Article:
Though Texas laws in 1963 allowed untraceable over-the-counter firearms purchases, Oswald went to the seemingly unnecessary step of ordering his guns through interstate mail, which required identification and left a paper trail. Moreover, the two guns he ordered through the mail were both from companies being investigated by the ATF as well as the Senate. At the time, the ATF was housed within the Treasury Department, not the Justice Department, and thus was beyond the immediate jurisdiction of President Kennedy’s brother.
If Oswald were connected to the government in any way, he would not have been high-level. Like many foot soldiers in the intelligence wars, he would not necessarily have known precisely whom he was working for, or why. Rather, he could well have thought he was on one mission while he was actually being used for another. If that were so, it might not have been until the assassination and his arrest that he finally grasped the situation. In that case, his words at his arrest might have been the most candid statement in the whole affair.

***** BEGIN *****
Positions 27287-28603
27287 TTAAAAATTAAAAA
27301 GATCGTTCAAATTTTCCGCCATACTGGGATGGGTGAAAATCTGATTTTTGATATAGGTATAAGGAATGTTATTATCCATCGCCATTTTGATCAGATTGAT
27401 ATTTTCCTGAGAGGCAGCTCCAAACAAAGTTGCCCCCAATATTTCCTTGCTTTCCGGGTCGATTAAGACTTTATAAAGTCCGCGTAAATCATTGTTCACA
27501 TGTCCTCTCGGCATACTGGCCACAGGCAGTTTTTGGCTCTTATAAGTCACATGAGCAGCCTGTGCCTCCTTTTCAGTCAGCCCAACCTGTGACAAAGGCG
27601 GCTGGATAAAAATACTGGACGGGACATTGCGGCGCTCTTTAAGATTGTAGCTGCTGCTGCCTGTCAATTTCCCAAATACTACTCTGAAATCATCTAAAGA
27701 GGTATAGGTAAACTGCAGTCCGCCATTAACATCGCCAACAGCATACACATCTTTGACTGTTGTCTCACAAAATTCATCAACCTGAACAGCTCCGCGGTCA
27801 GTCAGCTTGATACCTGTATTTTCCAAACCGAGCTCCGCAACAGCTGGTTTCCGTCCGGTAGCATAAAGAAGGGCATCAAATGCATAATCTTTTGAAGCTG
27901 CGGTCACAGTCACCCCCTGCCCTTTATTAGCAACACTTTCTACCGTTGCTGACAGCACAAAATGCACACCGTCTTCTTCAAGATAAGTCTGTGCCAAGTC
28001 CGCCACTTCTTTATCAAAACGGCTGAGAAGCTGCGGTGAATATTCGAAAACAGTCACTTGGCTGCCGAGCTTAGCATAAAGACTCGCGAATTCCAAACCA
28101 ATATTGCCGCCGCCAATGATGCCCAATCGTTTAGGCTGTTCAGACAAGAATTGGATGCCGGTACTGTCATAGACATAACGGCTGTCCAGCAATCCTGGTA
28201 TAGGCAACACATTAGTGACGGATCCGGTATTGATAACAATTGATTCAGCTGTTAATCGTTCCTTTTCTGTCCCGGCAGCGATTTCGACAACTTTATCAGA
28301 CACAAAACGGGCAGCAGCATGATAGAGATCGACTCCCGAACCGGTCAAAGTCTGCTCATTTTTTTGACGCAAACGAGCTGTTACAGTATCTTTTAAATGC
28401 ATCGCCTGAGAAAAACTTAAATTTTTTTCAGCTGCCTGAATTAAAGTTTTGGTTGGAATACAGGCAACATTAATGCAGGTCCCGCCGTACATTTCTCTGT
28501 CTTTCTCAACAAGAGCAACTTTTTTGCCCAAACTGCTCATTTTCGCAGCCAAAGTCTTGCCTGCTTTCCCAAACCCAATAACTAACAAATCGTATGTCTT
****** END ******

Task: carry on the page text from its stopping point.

All this might seem a mere exercise in speculation, but certain facts are clear: Oswald was a young man who craved guidance and purpose. His father died before he was born, and he lived for a spell in an orphanage until his mother remarried (briefly) and reclaimed him at the age of three. Not surprisingly, he seemed eager to find a father figure, escape from his dominating mother, and establish some stability in a peripatetic life that included nineteen moves before the age of seventeen.
His was an upbringing that can often lead to the military, and at thirteen, Oswald became a cadet in the Louisiana Civil Air Patrol (CAP). According to Collin B. Hamer Jr., who served as cadet adjutant of CAP’s Moisant Squadron in 1957, and later headed the City Archives collection of the Louisiana Public Library, Oswald was a student of one David Ferrie – a protégé of New Orleans mob boss Carlos Marcello. A number of Oswald’s fellow cadets told the House Select Committee on Assassinations the same thing. Oswald and Ferrie can also be seen together in a group photograph from a 1955 CAP training camp.